October 15, 2009 By News Report
The International Telecommunication Union (ITU) has approved a technical standard that the group claims will usher in new era in 'smart home' networking systems and applications. G.hn, the new standard, will lower the cost of deploying High Definition TV (HDTV) and digital Internet Protocol TV (IPTV), according to ITU. It will also allow consumer electronics manufacturers to seamlessly network all types of home entertainment, home automation and home security products, and greatly simplify consumers' purchasing and installation processes.
G.hn-compliant devices will be capable of handling high-bandwidth rich multimedia content at speeds of up to 1 Gbit/s over household wiring options, including coaxial cable and standard phone and power lines. It will deliver many times the throughput of existing wireless and wired technologies.
Approval of the new standard will allow manufacturers of networked home devices -- set-top boxes, residential gateways, computers, audio systems, DVD players, household appliances and any other device that might be connected to a network -- to confidently move forward with their R&D programs and rapidly bring products to market. Experts predict that the first chipsets employing G.hn will be available in early 2010.
"G.hn is a technology that gives new use to the cabling most people already have in their homes. The remarkable array of applications that it will enable includes energy-efficient smart appliances, home automation and telemedicine devices," said Malcolm Johnson, director of ITU's Telecommunication Standardization Bureau. "The sheer weight of industry support behind this innovation is testament to the extraordinary potential of this standard to transform home networking."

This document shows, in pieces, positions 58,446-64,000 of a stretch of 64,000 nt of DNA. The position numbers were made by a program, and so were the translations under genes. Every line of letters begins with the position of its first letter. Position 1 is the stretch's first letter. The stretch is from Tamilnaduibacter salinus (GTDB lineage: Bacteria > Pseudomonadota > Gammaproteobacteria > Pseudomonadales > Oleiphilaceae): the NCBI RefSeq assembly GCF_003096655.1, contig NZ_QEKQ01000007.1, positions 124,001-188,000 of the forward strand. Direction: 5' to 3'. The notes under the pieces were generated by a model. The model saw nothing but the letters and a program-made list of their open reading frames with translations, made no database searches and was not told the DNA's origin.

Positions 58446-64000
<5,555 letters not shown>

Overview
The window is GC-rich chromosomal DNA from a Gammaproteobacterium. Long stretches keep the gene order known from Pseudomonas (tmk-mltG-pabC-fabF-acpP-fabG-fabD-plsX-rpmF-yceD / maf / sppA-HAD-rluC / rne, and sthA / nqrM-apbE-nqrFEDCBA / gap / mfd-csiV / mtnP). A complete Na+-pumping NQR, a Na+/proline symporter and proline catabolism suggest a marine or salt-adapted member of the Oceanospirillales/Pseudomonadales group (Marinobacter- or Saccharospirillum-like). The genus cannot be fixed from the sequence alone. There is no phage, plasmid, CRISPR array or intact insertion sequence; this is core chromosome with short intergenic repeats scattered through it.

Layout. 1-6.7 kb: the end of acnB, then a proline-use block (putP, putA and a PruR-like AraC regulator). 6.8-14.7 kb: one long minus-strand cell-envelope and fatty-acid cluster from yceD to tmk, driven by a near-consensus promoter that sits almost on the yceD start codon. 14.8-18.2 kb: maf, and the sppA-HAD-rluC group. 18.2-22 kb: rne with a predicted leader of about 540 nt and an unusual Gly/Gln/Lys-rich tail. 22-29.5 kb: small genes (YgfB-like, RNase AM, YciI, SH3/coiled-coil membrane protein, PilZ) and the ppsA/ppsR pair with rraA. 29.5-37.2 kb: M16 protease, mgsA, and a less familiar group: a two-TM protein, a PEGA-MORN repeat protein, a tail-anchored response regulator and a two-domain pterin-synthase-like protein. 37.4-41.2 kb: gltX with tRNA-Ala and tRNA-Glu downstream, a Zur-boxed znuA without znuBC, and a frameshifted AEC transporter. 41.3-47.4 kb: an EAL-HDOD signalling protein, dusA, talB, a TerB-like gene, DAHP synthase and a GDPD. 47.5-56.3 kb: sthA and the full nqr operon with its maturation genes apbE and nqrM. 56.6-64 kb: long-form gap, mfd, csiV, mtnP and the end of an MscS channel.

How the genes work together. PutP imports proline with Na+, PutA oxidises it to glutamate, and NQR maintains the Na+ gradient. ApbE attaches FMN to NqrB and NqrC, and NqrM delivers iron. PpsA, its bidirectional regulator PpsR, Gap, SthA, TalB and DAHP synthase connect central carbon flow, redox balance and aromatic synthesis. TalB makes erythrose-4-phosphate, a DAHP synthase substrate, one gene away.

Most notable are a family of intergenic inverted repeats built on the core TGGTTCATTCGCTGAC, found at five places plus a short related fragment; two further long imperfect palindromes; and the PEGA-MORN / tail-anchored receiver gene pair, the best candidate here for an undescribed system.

The physical layer and architecture portion of the standard were approved by ITU-T Study Group 15 on October 9. The data link layer of the new standard is expected to garner final approval at the group's next meeting in May 2010.
The Home Grid Forum, a group set up to promote G.hn, is developing a certification program together with the Broadband Forum that will aid semiconductor and systems manufacturers in building and bringing standards-compliant products to market, with products that fully conform to the G.hn standard.
Also agreed at the recent ITU-T Study Group 15 meeting was a new standard that focuses on coexistence between G.hn-based products and those using other technologies. Known as G.9972, the standard describes the process by which G.hn devices will work with power line devices that use technologies such as IEEE P1901. In addition, experts say that they will develop extensions to G.hn to support SmartGrid applications.
This Digital Communities white paper highlights discussions with IT officials in four counties that have adopted shared services models. Our aim was to learn about the obstacles these governments have faced when it comes to shared services and what it takes to overcome those roadblocks. We also spoke with several members of the IT industry who have thought long and hard about these issues. The paper offers some best practices for shared government-to-government services, but also points out challenges that government and industry still must overcome before this model gains widespread adoption.